Suppose I have a time series dataset with $t=1$ to $t=100$, and I want to take 80% (80 observations) as a training set and 20% (20 observations) as a test set. This link says that we cannot randomly select the observations:
In the case of time series, the cross-validation is not trivial. We cannot choose random samples and assign them to either the test set or the train set because it makes no sense to use the values from the future to forecast values in the past. In simple word we want to avoid future-looking when we train our model. There is a temporal dependency between observations, and we must preserve that relation during testing.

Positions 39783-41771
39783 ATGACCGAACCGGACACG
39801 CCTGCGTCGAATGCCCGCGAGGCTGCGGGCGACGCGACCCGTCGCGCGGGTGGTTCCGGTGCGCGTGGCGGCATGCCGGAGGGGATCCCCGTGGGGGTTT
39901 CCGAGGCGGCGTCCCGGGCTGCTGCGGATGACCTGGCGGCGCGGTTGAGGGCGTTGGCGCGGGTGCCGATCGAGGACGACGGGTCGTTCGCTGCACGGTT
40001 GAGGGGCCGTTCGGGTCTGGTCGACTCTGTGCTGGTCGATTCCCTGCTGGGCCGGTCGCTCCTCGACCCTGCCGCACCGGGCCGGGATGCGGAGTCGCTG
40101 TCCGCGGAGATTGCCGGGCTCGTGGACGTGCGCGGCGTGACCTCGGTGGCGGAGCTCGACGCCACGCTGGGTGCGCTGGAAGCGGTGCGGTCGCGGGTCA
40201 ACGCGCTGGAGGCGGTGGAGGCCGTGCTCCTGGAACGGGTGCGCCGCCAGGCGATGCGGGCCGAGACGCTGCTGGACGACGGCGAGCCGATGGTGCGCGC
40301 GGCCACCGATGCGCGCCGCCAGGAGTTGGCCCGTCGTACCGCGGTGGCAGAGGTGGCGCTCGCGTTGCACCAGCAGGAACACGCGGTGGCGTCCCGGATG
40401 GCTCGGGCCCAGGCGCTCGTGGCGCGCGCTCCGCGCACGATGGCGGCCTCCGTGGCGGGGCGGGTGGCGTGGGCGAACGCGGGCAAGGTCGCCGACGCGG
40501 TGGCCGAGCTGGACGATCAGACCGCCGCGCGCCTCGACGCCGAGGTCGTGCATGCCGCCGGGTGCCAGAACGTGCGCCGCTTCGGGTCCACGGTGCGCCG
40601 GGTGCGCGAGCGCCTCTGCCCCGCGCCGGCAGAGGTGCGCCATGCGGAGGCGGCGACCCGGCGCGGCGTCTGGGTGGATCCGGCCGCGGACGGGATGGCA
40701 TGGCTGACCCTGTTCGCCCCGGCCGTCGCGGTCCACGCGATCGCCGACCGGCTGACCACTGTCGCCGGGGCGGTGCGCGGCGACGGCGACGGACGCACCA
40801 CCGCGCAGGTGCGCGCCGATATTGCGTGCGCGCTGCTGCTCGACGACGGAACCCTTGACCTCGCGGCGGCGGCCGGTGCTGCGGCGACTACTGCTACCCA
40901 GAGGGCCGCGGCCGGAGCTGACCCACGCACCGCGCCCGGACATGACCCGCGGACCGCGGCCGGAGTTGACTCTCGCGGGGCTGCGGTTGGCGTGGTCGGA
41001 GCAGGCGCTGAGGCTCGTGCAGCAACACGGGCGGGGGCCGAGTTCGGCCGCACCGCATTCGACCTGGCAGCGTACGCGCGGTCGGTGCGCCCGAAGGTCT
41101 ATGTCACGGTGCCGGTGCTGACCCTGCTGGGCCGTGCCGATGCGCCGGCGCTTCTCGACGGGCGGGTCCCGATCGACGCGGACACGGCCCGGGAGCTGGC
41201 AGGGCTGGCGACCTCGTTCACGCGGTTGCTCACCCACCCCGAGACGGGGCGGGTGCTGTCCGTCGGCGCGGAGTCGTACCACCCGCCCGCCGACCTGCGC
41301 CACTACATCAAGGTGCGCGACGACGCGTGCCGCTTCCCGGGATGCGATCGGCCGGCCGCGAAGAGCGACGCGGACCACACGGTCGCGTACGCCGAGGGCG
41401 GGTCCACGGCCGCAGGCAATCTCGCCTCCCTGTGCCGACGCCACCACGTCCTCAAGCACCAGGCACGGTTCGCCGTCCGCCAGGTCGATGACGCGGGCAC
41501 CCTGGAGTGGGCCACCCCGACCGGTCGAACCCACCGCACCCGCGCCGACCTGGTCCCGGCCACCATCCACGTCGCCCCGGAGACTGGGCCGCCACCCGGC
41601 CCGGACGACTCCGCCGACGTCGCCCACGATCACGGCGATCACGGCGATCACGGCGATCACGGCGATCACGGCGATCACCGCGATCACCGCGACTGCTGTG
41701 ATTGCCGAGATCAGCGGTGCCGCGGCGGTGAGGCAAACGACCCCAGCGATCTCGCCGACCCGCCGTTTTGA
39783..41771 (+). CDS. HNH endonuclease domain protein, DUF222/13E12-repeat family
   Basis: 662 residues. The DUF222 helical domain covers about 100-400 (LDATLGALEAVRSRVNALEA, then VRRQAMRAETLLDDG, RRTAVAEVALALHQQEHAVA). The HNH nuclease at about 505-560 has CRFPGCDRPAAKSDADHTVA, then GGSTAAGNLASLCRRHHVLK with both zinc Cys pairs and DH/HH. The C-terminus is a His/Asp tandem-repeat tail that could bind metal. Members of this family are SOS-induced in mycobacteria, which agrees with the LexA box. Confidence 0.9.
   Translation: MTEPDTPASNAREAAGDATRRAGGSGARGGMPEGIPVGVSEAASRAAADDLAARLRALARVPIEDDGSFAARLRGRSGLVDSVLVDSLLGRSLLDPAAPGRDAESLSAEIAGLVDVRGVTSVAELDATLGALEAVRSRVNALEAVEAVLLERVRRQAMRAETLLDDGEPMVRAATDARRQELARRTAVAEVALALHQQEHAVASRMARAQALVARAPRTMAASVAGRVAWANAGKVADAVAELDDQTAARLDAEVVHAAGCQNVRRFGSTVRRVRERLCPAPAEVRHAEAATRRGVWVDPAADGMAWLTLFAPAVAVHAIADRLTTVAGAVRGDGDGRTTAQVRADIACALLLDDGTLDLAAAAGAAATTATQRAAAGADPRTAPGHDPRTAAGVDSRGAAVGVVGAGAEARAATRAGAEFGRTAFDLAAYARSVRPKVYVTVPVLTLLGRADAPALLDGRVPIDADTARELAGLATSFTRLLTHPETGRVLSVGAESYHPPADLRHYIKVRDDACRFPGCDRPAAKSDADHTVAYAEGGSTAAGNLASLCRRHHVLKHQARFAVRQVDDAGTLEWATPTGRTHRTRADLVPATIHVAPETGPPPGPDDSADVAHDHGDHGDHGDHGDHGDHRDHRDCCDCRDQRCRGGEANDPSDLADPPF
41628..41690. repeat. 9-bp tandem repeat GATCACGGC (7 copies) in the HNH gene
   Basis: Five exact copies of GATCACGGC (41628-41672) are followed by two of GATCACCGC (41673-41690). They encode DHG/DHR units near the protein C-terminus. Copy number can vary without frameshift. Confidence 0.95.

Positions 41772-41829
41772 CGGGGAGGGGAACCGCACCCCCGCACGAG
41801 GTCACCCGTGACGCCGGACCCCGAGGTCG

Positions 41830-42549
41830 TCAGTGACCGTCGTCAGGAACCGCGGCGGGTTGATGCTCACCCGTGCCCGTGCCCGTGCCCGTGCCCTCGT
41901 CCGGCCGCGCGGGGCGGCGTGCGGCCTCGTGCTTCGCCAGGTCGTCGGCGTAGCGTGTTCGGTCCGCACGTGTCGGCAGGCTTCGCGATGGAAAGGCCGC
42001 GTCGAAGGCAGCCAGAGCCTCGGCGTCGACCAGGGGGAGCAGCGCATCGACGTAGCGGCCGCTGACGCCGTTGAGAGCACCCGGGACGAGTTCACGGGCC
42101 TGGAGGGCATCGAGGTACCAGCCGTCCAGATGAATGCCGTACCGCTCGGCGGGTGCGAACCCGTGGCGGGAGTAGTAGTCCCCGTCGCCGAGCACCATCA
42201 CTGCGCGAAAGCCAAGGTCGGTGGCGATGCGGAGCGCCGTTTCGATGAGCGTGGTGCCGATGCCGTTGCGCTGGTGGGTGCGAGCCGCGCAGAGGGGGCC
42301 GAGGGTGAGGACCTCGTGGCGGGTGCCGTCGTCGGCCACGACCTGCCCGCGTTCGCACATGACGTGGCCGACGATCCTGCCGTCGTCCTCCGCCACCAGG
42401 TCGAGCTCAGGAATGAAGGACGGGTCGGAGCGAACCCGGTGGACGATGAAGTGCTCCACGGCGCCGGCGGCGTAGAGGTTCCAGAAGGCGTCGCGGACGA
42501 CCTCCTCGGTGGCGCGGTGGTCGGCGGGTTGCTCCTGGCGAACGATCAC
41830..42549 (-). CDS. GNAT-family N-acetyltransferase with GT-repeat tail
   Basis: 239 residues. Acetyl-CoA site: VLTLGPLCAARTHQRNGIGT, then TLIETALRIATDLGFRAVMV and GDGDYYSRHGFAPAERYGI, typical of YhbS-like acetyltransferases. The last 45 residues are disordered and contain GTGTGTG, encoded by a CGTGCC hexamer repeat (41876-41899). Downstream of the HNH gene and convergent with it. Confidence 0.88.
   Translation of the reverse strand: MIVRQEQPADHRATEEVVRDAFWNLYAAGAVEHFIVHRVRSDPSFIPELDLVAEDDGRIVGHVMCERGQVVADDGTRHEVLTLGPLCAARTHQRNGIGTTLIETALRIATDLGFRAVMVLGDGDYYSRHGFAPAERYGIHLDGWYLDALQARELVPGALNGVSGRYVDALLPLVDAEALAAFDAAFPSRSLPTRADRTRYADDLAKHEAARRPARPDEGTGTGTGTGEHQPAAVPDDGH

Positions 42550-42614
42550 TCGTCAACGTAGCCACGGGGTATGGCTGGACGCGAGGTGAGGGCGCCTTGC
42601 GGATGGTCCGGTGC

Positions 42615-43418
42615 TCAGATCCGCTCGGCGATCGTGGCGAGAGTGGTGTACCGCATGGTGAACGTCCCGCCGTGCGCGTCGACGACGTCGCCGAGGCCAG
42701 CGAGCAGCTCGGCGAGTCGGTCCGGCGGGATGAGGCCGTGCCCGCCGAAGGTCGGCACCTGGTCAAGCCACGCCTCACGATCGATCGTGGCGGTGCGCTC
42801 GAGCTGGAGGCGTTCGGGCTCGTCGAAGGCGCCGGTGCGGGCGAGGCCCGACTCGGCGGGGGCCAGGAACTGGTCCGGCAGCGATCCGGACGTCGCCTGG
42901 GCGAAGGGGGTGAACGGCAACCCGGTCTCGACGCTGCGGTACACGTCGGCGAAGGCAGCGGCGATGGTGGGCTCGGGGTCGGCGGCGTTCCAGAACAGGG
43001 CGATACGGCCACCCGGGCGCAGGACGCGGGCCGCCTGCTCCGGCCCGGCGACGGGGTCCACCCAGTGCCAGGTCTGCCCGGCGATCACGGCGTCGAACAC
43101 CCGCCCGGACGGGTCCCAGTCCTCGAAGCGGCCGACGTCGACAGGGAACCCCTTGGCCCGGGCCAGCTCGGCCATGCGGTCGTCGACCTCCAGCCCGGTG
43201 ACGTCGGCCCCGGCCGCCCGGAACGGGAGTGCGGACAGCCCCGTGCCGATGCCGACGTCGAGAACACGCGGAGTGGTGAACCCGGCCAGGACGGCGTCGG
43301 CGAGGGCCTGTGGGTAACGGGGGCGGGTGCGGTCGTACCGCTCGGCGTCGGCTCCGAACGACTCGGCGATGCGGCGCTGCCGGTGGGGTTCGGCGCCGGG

To me, I do not think so (EDIT: in general). I do not think that we are using the future to predict the past. I mean, there is no prediction in the sense of time. In fact, after taking a training set, we calculate predicted values for the test set. From predicted values under different models (model of $y$ as a function of $t$), the test set "chooses the best model".
In summary, we do calculate predicted values, we do not make prediction (in the sense of time). Therefore, I do not think that there is a barrier preventing us from randomly selecting training and test sets.
What do you think?
EDIT: I think we can do a random selection if we model $y$ as function of $t$. We may not be able to do that if we are model $y$ as a function of previous $y$ and $t$.